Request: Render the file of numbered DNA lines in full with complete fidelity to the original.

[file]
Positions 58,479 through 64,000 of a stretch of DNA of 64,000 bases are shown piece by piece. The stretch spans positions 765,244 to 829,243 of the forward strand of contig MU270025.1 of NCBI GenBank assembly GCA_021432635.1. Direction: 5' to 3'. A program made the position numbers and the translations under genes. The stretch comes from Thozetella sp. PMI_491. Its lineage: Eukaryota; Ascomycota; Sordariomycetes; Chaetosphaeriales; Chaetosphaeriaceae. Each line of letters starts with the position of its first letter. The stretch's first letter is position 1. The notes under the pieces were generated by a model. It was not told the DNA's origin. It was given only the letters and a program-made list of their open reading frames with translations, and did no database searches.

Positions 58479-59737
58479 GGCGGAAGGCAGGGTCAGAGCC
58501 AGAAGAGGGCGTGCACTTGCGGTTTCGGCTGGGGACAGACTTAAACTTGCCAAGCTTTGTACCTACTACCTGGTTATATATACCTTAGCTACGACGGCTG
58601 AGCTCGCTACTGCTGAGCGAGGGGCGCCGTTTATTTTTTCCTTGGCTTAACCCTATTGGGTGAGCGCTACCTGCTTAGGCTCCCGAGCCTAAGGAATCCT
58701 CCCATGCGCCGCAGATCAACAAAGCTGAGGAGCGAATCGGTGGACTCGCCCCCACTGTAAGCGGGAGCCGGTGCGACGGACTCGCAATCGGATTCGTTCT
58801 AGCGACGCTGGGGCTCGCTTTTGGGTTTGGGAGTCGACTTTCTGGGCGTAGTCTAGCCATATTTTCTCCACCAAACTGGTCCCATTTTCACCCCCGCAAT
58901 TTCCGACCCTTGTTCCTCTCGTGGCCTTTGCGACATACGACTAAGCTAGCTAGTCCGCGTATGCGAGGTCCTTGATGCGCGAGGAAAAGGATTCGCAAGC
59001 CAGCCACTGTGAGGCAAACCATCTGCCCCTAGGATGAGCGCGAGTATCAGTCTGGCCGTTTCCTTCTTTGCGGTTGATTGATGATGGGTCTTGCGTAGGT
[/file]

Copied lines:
Positions 58,479 through 64,000 of a stretch of DNA of 64,000 bases are shown piece by piece. The stretch spans positions 765,244 to 829,243 of the forward strand of contig MU270025.1 of NCBI GenBank assembly GCA_021432635.1. Direction: 5' to 3'. A program made the position numbers and the translations under genes. The stretch comes from Thozetella sp. PMI_491. Its lineage: Eukaryota; Ascomycota; Sordariomycetes; Chaetosphaeriales; Chaetosphaeriaceae. Each line of letters starts with the position of its first letter. The stretch's first letter is position 1. The notes under the pieces were generated by a model. It was not told the DNA's origin. It was given only the letters and a program-made list of their open reading frames with translations, and did no database searches.

Positions 58479-59737
58479 GGCGGAAGGCAGGGTCAGAGCC
58501 AGAAGAGGGCGTGCACTTGCGGTTTCGGCTGGGGACAGACTTAAACTTGCCAAGCTTTGTACCTACTACCTGGTTATATATACCTTAGCTACGACGGCTG
58601 AGCTCGCTACTGCTGAGCGAGGGGCGCCGTTTATTTTTTCCTTGGCTTAACCCTATTGGGTGAGCGCTACCTGCTTAGGCTCCCGAGCCTAAGGAATCCT
58701 CCCATGCGCCGCAGATCAACAAAGCTGAGGAGCGAATCGGTGGACTCGCCCCCACTGTAAGCGGGAGCCGGTGCGACGGACTCGCAATCGGATTCGTTCT
58801 AGCGACGCTGGGGCTCGCTTTTGGGTTTGGGAGTCGACTTTCTGGGCGTAGTCTAGCCATATTTTCTCCACCAAACTGGTCCCATTTTCACCCCCGCAAT
58901 TTCCGACCCTTGTTCCTCTCGTGGCCTTTGCGACATACGACTAAGCTAGCTAGTCCGCGTATGCGAGGTCCTTGATGCGCGAGGAAAAGGATTCGCAAGC
59001 CAGCCACTGTGAGGCAAACCATCTGCCCCTAGGATGAGCGCGAGTATCAGTCTGGCCGTTTCCTTCTTTGCGGTTGATTGATGATGGGTCTTGCGTAGGT